If you haven’t been convinced by now to become a Twitter user, maybe this story will entice you. . . . By using Twitter you can monitor specific keywords, phrases, user names, etc. One of my searches is set up for general health related topics.
Last week, someone had tweeted that they had just written a new blog post titled, “How do I become a Health Advisor or Health Coach?”. I saw this tweet because it showed up in my search list. I thought that was really interesting, because I wrote an article last year called “How to Become a Health Coach”. And at the time, it was the ONLY article on the internet with that title! Hmmmm. . . So I clicked the “blogger’s” link to check it out. It turns out that “their” article was almost exactly the same as mine! A few words were changed, but basically, it was my article thinly disguised!
There are a few options to deal with content thieves. First of all, I left a couple comments on the blog that their article was very interesting because it was exactly the same as mine. This was really just for my own amusement because they had to approve the comments before they would be published.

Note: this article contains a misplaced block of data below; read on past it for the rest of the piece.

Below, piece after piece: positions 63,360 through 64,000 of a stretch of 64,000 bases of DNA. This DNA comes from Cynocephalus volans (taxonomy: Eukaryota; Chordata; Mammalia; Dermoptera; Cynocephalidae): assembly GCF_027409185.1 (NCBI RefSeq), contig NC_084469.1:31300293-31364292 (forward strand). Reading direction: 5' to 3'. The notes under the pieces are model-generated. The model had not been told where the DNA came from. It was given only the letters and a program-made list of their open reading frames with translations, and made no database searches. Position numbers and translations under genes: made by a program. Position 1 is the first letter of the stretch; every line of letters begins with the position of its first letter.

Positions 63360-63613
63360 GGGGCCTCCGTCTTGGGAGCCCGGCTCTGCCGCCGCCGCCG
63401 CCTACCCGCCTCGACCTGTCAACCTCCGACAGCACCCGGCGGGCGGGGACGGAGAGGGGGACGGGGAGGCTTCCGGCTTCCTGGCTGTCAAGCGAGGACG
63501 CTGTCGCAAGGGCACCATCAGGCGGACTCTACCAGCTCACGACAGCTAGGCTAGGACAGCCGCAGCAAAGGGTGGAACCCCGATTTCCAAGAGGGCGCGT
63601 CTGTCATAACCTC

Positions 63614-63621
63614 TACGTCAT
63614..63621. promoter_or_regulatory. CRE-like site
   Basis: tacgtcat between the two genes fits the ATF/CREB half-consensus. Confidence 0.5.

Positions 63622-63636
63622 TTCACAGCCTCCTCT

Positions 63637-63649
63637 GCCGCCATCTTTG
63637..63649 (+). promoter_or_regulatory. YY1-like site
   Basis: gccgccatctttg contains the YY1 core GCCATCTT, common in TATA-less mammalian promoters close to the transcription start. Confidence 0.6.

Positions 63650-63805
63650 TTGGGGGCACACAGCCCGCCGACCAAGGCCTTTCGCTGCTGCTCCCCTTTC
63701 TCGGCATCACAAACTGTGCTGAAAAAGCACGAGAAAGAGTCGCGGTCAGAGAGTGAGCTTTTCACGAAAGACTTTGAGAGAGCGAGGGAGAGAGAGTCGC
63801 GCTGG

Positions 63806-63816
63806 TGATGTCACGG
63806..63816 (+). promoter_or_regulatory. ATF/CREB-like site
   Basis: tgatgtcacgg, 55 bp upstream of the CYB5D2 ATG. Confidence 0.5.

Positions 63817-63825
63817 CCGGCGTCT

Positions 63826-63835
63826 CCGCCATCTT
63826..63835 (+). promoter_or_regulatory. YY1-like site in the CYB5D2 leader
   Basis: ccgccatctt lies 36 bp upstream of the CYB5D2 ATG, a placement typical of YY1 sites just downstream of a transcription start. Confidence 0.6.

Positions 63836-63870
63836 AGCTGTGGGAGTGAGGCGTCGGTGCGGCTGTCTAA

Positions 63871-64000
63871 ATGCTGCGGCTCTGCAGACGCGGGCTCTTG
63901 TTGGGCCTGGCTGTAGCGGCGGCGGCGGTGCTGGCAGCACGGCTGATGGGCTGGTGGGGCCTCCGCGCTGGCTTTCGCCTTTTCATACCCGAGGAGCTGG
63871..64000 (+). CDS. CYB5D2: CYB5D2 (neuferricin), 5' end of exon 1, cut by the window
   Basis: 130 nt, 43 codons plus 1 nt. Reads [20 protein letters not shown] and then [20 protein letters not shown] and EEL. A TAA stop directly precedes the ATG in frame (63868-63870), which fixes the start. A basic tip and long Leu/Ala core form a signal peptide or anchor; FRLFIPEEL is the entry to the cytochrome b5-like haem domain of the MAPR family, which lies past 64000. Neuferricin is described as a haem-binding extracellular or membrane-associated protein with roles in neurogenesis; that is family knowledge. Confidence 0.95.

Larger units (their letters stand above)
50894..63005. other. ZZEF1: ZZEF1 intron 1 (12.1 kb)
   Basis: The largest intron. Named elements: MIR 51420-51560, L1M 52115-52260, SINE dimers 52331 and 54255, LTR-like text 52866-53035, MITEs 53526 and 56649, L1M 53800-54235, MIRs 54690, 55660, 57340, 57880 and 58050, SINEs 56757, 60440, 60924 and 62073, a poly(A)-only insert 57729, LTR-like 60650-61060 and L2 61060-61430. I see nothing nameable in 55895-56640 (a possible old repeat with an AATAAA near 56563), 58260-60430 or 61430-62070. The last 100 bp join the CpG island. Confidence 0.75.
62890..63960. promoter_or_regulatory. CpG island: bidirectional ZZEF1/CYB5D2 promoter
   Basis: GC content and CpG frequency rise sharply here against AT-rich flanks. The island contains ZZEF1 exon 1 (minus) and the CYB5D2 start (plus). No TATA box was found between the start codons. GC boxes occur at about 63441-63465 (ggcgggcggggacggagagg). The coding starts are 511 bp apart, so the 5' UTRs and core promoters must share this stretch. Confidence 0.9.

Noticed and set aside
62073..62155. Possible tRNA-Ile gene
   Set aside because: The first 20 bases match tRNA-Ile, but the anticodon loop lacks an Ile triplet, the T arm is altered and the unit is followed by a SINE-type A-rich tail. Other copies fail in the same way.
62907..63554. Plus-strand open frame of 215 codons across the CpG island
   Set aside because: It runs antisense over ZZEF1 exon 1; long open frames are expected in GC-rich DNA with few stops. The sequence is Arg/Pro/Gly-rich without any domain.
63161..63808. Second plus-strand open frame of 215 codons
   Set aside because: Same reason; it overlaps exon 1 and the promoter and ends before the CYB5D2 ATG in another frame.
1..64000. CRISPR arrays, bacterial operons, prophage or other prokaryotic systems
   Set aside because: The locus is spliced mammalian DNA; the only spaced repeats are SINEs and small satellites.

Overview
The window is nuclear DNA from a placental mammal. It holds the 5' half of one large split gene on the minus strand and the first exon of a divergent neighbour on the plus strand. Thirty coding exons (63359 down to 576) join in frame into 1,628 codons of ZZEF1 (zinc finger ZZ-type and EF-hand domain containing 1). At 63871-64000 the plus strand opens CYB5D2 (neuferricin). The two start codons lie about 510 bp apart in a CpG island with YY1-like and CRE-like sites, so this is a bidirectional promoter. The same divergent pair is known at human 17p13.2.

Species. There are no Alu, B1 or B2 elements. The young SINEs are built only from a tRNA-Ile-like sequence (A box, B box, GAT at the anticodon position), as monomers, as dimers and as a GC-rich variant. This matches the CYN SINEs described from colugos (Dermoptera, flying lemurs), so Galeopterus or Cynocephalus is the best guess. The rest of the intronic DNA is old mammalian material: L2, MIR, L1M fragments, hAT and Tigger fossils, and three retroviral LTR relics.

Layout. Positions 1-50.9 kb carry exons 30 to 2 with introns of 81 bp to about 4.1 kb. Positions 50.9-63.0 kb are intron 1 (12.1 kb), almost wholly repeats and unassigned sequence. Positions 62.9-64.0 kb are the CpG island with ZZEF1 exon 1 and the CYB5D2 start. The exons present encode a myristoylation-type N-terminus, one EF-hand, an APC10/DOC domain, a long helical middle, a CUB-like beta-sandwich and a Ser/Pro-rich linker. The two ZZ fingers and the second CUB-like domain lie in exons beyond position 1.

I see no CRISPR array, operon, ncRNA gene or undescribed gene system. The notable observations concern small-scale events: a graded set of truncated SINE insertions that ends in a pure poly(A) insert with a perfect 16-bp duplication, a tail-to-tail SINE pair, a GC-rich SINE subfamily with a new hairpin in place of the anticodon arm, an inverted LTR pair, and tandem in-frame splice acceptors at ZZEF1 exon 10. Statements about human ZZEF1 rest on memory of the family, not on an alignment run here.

I could choose to ignore the situation, but duplicate content could potentially affect the search engine status of my article, although I don’t think that’s too likely. (However, it might steal traffic from my article which is on a site that pays me). Another option is to email the thief directly and ask them to remove the stolen material immediately, but this is unlikely to be an effective strategy.
I decided to report the bogus blog to Google, who takes harsh action against copyright infringement. I feel that it’s important to stop them from continuing to steal from writers who don’t deserve to be so blatantly stolen from unknowingly.
If you run into this situation, follow these guidelines that Google recommends: http://ow.ly/HntP. (Special thanks to my friend @BrianHorn for sending me this link! Brian is an SEO guru: www.HornDogSearch.com)